Dwight Gee, for 22 years an invaluable executive at ArtsFund, is moving on at the end of July to a new post at the World Justice Project. He will be very hard to replace at ArtsFund, an agency that collects millions from individuals and businesses in the Seattle area and distributes the funds to nearly 70 arts institutions in the Seattle area and Tacoma. As it happens, the president of ArtsFund, attorney Jim Tune, is also leaving once a successor is found.
Gee is executive vice president of ArtsFund, a title that fails to do justice to the crucial role he plays in helping to run the organization and staffing and providing counsel to many task forces on the arts. He's a classic Seattle type: always cheerful, always volunteering for more work, looking on the bright side where others might see nasty artistic feuds and political warfare. He also typifies contemporary Seattle in that his interests have evolved toward international work, particulary helping arts in Mongolia, and in his new post.
The World Justice Project was founded by Seattle attorney Bill Neukom, for years the chief counsel at Microsoft and now busy as president of the San Francisco Giants baseball club. As national president of the American Bar Association, Neukom launched the project, dedicated to the spread of the "rule of law" to many other nations. It holds global forums, produces the Rule of Law Index, monitoring progress in 65 countries, and issues publications on the topic of how to "give everyone in the world a fair shake." Gee will be working in the Seattle office (headquarters are in D.C.), with a focus on institutional development and fundraising. Gee and Neukom first worked together when the former was board chair of ArtsFund.
ArtsFund was founded in 1969 as the arts version of United Way. Instead of having corporations beseiged by individual pitches from arts groups, the large companies agree to give generously to the fund, which then allocates the money to organizations after vetting them for financial soundness and mission. The money, totaling $2,374,000 last year, is the most coveted form of grants: general support money (not tied to specific programs). After a shaky start, the group, originally called the Corporate Council for the Arts, flourished under the leadership of Peter Donnelly, the former general manager of Seattle Rep and an amiable, politically savvy kind of arts czar who could bless new organizations, suggest good board members, guide some out of the way of competitors, and lower the boom on a few poor performers. Gee was Donnelly's essential operations director, and he learned the arts of genial diplomacy from that master.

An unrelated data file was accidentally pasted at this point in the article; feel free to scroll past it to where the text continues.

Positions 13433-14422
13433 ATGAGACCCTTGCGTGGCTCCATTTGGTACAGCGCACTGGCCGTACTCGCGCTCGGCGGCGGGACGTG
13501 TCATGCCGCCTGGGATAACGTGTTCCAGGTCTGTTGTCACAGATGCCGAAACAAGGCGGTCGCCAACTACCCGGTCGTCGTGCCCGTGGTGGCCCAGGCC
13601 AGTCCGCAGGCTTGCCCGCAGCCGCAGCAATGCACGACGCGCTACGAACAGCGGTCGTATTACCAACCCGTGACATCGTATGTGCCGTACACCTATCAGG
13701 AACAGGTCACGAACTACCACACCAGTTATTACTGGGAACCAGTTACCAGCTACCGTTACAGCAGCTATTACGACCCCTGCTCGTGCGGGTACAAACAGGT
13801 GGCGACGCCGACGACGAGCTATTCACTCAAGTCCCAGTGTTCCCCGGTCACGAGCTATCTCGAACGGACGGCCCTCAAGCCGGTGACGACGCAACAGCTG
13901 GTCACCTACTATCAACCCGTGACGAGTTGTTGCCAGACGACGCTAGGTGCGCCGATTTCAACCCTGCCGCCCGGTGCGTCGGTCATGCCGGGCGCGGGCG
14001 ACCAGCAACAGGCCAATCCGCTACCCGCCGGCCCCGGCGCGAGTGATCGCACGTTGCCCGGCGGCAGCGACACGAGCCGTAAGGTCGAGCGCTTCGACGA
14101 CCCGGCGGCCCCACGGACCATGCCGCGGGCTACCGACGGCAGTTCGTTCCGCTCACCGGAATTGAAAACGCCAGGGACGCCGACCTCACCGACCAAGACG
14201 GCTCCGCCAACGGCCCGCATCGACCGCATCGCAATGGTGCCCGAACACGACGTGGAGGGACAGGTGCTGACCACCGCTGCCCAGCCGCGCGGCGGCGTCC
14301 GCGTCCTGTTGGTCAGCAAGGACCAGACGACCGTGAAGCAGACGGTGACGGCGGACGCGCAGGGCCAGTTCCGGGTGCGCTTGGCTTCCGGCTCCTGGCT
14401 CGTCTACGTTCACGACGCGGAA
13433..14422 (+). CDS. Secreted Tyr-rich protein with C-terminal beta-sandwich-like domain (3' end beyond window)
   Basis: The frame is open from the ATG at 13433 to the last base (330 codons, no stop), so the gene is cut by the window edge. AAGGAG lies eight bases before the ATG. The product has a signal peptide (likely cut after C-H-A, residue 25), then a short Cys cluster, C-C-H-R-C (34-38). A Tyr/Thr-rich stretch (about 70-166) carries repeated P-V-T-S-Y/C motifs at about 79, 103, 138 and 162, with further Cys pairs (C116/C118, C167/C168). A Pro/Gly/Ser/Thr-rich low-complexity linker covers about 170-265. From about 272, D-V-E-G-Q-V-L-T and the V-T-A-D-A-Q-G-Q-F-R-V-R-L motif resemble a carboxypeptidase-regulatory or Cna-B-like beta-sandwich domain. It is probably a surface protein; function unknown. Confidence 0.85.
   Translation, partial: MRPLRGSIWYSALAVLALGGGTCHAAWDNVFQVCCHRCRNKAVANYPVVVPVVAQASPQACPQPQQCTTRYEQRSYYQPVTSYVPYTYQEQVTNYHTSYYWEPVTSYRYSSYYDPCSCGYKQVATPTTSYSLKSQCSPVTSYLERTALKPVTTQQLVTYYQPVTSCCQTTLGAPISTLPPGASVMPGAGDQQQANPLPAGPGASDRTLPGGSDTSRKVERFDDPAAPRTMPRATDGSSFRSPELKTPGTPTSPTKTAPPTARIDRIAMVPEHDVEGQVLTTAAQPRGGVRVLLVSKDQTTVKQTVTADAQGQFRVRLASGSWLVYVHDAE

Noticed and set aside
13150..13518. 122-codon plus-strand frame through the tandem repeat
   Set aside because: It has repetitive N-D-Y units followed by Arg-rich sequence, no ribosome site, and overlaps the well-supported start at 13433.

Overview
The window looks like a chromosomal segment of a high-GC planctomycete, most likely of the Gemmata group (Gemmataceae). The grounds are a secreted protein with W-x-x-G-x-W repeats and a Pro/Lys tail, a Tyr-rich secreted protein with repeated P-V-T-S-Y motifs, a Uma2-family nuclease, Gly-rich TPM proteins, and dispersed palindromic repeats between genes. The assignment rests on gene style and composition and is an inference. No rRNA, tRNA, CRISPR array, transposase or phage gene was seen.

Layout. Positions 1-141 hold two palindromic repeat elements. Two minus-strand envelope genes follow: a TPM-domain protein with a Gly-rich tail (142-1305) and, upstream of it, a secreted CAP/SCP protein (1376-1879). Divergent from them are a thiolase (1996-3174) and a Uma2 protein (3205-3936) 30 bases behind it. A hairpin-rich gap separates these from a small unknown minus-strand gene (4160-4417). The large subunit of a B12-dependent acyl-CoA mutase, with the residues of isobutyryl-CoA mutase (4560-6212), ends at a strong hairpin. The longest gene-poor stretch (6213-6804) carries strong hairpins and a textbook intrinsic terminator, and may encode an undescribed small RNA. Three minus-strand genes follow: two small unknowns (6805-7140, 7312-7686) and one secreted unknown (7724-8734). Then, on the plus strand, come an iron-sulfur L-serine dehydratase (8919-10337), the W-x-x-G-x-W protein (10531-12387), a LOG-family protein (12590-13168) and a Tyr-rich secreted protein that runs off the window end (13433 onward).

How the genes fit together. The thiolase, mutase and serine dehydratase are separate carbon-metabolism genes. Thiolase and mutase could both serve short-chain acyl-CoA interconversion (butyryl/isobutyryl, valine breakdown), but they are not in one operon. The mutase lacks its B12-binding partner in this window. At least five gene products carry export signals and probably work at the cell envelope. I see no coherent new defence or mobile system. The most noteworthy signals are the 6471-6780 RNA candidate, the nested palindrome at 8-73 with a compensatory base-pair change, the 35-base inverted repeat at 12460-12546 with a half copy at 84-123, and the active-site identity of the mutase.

One current project very much depended on Gee's solid staff work and patient prodding. This is the effort to create a Cultural Access District for the central Puget Sound arts and educational institutions (zoos, history museums, aquariums, museums of flight, science centers and the like), following an admired model in Denver. The effort, now named the Education and Arts Access Program, was originally fashioned by Donnelly (I also helped in the early stages), and has been inching its way forward in Olympia, helped by many arts groups and the Prosperity Partnership of the Puget Sound Regional Council. It's a tough slog in this economy, and Gee's departure will be a serious setback.
Will ArtsFund itself undergo significant changes with these two key changes at the top? Some have felt that the organization, for all its value in rounding up bucks and shaping up organizations, has two drawbacks: it tends to put a cap on local giving, by fending off individual appeals, and it puts too much emphasis on business practices in a highly creative field. It may also be that companies in the "new economy" prefer a more individualized, entrepreneurial approach to cultural funding.
Yet the idea for these United Ways of the Arts has spread across the country and reflects a strong Seattle tradition of working together and rationalizing the local marketplace for the arts. And it's unlikely that any of the major arts groups would want to risk a dip in that annual grant (Seattle Opera, for instance, received $270,000 last year).
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